…and then we had some fun, it was look out rebel for yankee and yankee look out for rebel and it was everybody’s business to protect himself with a tree in order to evade the balls of the enemy.[16]

Routine skirmish duty at Yorktown continued until the night of May 3, 1862, when General Johnston ordered his army of 56,600 men to evacuate and retire to the outskirts of Richmond.  McClellan finally had his heavy artillery emplaced and ready to blast the Confederate fortifications, making the Warwick River line untenable.[17]

The Union pursuit was sluggish, taking fifteen days to reach the Chickahominy River near the entrenched Rebel army.  McClellans command, numbering some 105,000 men, was substantially larger than the Confederate army defending Richmond, but in making his dispositions he placed two corps of his army on the south side of the Chickahominy, isolated and vulnerable to attack.  Johnston took advantage of this opportunity and attacked the exposed Union position at Seven Pines on May 31.[18]

The Battle of Seven Pines - Library of Congress

Once again the 21st Mississippi was fated to miss the action, arriving on the battlefield just as darkness put an end to the fighting.[19]  Private James T. Downs of Company D later wrote his mother a tongue in cheek letter asking her:

I wonder if you don’t pray that I may never get into a fight?  For I have been through every stage of a battle except a regular engagement – perhaps my time may come yet though when I can strike for my country.[20]

It was just as well that the 21st missed the battle, for Johnston’s plan went awry and in the end all the Confederates had to show for the battle was a heavy butcher’s bill – over 5,000 casualties, including General Johnston himself, who was seriously wounded.  The only positive result of the battle was that General Robert E. Lee was chosen as Johnston’s replacement.[21]

Reinforcements soon swelled Lee’s ranks to 92,400 – the largest force he commanded for the entire war, and the aggressive general planned to use his men to strike McClellan and seize the initiative in the campaign.[22]  McClellan actually beat him to the punch attacking at Oak Grove on June 25, 1862, starting the Seven Days Battles for Richmond.  Unruffled by this development, Lee fired back, hitting the Union army at Mechanicsville on June 26 and Gaines’s Mill on June 27-28.[23]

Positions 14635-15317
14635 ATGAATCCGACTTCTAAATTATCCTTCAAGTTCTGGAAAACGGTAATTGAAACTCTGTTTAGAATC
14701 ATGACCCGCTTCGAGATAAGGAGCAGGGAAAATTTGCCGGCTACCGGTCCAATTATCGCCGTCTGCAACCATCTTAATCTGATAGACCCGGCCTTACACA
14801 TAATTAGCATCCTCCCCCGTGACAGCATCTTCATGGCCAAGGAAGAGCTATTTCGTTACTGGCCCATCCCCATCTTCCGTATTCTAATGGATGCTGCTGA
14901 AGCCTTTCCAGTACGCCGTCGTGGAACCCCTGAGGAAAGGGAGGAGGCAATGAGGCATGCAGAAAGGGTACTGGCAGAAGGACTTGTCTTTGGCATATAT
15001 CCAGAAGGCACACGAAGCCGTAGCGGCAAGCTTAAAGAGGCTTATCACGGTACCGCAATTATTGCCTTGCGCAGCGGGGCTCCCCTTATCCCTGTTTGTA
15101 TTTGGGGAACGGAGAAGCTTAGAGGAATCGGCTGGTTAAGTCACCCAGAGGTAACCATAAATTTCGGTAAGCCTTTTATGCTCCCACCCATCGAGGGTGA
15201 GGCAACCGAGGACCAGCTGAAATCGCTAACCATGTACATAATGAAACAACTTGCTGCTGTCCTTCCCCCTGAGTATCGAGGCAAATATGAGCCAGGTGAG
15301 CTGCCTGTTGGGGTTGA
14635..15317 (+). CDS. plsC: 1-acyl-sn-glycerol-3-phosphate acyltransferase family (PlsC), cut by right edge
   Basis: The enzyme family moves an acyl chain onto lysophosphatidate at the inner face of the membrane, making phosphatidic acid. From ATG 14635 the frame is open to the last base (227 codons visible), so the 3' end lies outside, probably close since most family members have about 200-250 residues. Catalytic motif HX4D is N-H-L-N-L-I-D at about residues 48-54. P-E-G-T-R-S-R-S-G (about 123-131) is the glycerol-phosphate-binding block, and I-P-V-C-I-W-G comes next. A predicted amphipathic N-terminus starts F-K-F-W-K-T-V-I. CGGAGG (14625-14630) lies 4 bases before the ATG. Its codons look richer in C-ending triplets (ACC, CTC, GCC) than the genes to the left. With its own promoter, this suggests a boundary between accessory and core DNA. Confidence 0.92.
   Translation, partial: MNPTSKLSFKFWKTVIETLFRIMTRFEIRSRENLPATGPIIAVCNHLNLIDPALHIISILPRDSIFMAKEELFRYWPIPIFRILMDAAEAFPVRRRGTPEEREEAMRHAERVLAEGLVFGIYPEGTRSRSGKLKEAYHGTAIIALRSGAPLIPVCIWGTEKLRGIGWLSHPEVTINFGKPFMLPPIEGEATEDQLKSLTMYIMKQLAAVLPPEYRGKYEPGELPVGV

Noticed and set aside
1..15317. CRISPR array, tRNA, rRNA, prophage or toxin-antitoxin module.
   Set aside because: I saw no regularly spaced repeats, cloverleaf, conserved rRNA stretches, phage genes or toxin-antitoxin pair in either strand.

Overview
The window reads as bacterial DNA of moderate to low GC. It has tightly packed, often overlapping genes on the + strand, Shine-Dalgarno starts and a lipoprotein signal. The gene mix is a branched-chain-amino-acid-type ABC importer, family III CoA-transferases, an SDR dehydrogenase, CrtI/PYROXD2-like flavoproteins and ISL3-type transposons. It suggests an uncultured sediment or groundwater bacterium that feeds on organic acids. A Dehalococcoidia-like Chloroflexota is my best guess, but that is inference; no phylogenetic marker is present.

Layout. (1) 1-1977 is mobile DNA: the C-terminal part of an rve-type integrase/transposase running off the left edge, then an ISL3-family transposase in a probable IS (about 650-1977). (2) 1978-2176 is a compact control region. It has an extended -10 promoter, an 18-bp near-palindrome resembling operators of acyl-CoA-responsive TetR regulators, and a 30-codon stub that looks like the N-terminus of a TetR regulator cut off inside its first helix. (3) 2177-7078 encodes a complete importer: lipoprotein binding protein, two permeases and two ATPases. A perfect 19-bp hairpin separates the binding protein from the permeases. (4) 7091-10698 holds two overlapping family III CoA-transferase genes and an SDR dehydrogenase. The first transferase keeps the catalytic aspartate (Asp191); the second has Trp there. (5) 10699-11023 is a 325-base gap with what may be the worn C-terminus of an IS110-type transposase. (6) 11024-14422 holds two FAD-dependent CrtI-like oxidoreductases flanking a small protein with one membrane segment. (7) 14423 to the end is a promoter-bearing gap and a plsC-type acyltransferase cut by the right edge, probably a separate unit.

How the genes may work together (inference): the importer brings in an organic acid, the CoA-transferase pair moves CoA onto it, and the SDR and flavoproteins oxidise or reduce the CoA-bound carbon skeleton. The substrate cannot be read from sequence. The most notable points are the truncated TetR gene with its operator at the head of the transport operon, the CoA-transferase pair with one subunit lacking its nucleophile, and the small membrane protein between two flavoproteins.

While Lee had most of his army attacking north of the Chickahominy River, Major

Major General John B. Magruder - Library of Congress

General John B. Magruder’s Division, of which the 21st Mississippi was a part, were south of the river, responsible for holding in place the 60,000 federal troops opposite them.  To keep them occupied, Magruder had with his division and other attached troops 25,000 men.[24]  While combat raged to the north, the 21st spent a relatively quiet time occupying an advanced picket line on the Nine Mile road, only 500 yards from the federals.[25]

Although Lee failed to inflict a mortal blow at Mechanicsville or Gaines’s Mill, McClellan decided on the night of June 27th his army had had enough and ordered a retreat to his new base on the James River.[26]  From their picket posts on the Nine Mile road, the 21st could clearly hear the sounds of an army in retreat; Colonel Humphreys later described the commotion saying,

The great noise, bustle, and apparent confusion within their lines on the evening during the night of the 28th June satisfied me that they were ‘skiddaddling’.  I reported the fact to Genl. Magruder between 8 & 9 Oclk.[27]

On June 29th when he was sure of McClellan’s direction of march, Lee ordered his army to begin the pursuit.  Magruder was ordered to advance to the east and maintain pressure on the enemy rear, these orders leading to the 21st’s baptism of fire at Savage Station.[28]

Compared to most of the actions the regiment was engaged in over the next three years, Savage Station could hardly be rated more that a sharp skirmish, but the fight there did have one important result: early in the day their brigade commander Richard Griffith, was hit by a stray shell fragment and killed.  The brigade’s senior colonel, William

Colonel William Barksdale took command of Griffith's Brigade after the general's death at Savage Station. - Library of Congress

Barksdale – a man of whom much would be heard before his own untimely death at Gettysburg, replaced him.  The 21st lost not only their brigade commander that day, but their Colonel as well, although in a less dramatic fashion.  Stricken with the flux, Benjamin Humphreys relinquished command to Lieutenant Colonel William L. Brandon.[29]

A large plantation owner with over 300 slaves, Brandon had no military experience prior to the war.  In the twilight years of his life at 62 years old, with three grown sons serving in the regiment beside him, his military skill was an unknown, but at least he looked the part of a soldier, standing 6’2 and weighing 200 pounds.[30]